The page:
Examining the Physics Behind Zeta Potential

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Nanoparticles are a viable method of delivering highly specified medicines. Therefore, understanding the effects to prevent them from aggregating in liquids is vital. This means that it is necessary to investigate the electrokinetic potential they generate — the zeta potential.

The use of nanoparticles represents a significant breakthrough in medicine due to their ability to deliver drugs, light, and heat to specifically targeted cells. For this medical revolution to proceed, researchers need an efficient way to introduce nanoparticles —particles  smaller than 100 nanometers in diameter — into a patient’s system. One way of achieving this smart drug delivery is in a colloid suspension — a liquid with other liquids or solids suspended throughout it — but, this obviously means that the liquid must be tightly controlled and not allowed to change states.

One particular concern with a colloid solution is the need to prevent ‘clumping’ of one substance within the other. Preventing the aggregation of nanoparticles, or any other substance, within a colloid solution and keeping it stable requires an understanding of the electrical potential at play between the particles and their medium as they move through it. Additionally, many other properties of a colloidal solution are determined by the electric potentials at work within it. Within such colloid suspensions, this electrokinetic potential is more accurately known as zeta potential — and understanding it is of vital importance.

What is Zeta Potential?

The earliest theory for calculating Zeta potential from experimental data was developed by Marian Smoluchowski in 1903. It remains the most well-known and widely used method for calculating zeta potential.

A small charge at the surface of a nanoparticle draws a thin layer of ions with an opposite charge to the layer of ions that naturally coats it. This results in a double layer of ions which the nanoparticle carries with it as it moves through the liquid. This means we can view the nanoparticle moving through a dispersion medium as being coated with a stationary layer of that medium. The electrical potential at the boundary of this double layer, between the layer grabbed by the nanoparticle and the solution, is the zeta potential.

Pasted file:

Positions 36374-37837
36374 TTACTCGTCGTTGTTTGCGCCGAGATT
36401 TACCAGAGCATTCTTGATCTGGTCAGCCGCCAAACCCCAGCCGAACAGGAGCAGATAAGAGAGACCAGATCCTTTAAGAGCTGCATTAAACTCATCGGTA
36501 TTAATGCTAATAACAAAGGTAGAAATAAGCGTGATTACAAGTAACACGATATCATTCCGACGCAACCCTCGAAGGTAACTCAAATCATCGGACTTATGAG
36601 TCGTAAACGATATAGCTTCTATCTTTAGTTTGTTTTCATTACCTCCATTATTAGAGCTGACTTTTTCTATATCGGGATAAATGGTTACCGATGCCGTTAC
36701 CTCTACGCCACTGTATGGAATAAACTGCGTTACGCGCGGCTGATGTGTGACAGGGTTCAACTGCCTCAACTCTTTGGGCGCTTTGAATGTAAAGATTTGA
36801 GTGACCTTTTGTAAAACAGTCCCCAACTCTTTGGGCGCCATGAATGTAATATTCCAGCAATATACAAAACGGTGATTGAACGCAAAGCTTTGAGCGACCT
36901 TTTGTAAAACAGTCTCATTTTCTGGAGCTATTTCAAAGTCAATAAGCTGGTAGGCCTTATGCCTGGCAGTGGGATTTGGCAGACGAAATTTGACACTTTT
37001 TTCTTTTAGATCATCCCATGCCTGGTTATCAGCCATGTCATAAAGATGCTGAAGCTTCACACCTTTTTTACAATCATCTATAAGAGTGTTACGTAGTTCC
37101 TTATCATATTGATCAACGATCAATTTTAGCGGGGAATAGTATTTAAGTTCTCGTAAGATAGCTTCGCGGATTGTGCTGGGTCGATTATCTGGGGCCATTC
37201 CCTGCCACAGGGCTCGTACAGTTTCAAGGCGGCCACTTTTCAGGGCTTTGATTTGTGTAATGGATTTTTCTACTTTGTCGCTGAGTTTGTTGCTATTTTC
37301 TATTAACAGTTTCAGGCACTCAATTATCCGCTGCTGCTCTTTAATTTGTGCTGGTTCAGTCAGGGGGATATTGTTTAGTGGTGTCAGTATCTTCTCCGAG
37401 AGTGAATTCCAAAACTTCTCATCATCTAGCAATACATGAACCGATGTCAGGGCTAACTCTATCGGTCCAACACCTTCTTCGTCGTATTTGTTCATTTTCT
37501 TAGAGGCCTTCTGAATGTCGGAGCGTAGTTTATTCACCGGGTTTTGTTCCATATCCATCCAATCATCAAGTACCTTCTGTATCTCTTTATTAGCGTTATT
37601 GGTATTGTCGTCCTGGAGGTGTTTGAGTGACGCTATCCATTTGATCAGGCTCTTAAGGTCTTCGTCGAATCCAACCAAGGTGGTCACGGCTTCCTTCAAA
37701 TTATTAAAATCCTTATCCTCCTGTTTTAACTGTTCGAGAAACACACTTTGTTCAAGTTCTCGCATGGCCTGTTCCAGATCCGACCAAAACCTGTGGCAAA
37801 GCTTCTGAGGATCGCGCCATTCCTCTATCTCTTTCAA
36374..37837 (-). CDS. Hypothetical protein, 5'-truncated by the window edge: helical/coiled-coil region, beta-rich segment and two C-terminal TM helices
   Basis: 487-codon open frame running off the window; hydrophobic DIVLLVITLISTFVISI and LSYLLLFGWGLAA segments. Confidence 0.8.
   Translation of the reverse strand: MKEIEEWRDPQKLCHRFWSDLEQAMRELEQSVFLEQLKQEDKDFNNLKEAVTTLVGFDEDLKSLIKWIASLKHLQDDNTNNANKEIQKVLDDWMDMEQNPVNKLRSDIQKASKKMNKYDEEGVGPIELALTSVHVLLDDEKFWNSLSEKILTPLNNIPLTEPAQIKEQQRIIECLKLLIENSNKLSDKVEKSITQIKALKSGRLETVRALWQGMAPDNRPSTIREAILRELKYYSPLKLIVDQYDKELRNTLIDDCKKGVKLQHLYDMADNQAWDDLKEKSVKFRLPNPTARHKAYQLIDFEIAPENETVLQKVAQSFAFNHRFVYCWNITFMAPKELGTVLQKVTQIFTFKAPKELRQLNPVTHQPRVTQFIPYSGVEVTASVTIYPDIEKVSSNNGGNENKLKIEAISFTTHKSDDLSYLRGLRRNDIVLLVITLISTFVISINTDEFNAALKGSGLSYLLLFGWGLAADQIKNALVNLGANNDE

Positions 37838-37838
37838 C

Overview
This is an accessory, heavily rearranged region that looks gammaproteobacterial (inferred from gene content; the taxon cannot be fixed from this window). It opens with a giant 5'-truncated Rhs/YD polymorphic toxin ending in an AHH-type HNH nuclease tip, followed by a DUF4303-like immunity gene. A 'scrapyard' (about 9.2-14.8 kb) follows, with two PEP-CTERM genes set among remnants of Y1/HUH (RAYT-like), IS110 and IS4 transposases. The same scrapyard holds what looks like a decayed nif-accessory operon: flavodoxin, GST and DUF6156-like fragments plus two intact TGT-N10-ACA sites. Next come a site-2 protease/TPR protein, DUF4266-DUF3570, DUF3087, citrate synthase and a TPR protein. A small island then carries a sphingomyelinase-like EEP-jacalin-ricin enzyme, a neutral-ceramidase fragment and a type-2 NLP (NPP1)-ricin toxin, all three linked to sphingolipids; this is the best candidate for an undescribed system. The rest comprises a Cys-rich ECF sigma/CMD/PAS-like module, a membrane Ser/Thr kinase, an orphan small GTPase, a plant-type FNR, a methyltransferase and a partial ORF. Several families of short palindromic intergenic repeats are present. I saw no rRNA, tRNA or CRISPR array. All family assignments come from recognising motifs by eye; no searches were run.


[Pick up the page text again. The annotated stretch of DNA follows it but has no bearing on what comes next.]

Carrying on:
The idea of this stationary plate where the double layer slides past the medium enveloping the nanoparticle is referred to as the surface of sheer and in many ways, it can be considered almost imaginary. The real slipping surface is likely to be almost constantly fluctuating, but as these tiny fluctuations occur on a short time scale in comparison to the duration of a measurement, an abstraction is perfectly permissible. It’s just one of the simplifications that scientists must make to model such an incredibly complex system with a lot of forces at play.

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Estimating the zeta potential — for which values are usually given in volts (V) or microvolts (mV) — gives researchers a good idea of how stable a colloidal solution is. The zeta potential generally ranges between +100mV and -100mV. Nanoparticles that demonstrate a zeta potential with values above 30mV display high stability. Likewise, nanoparticles with a zeta potential less than -30mV also resist aggregation.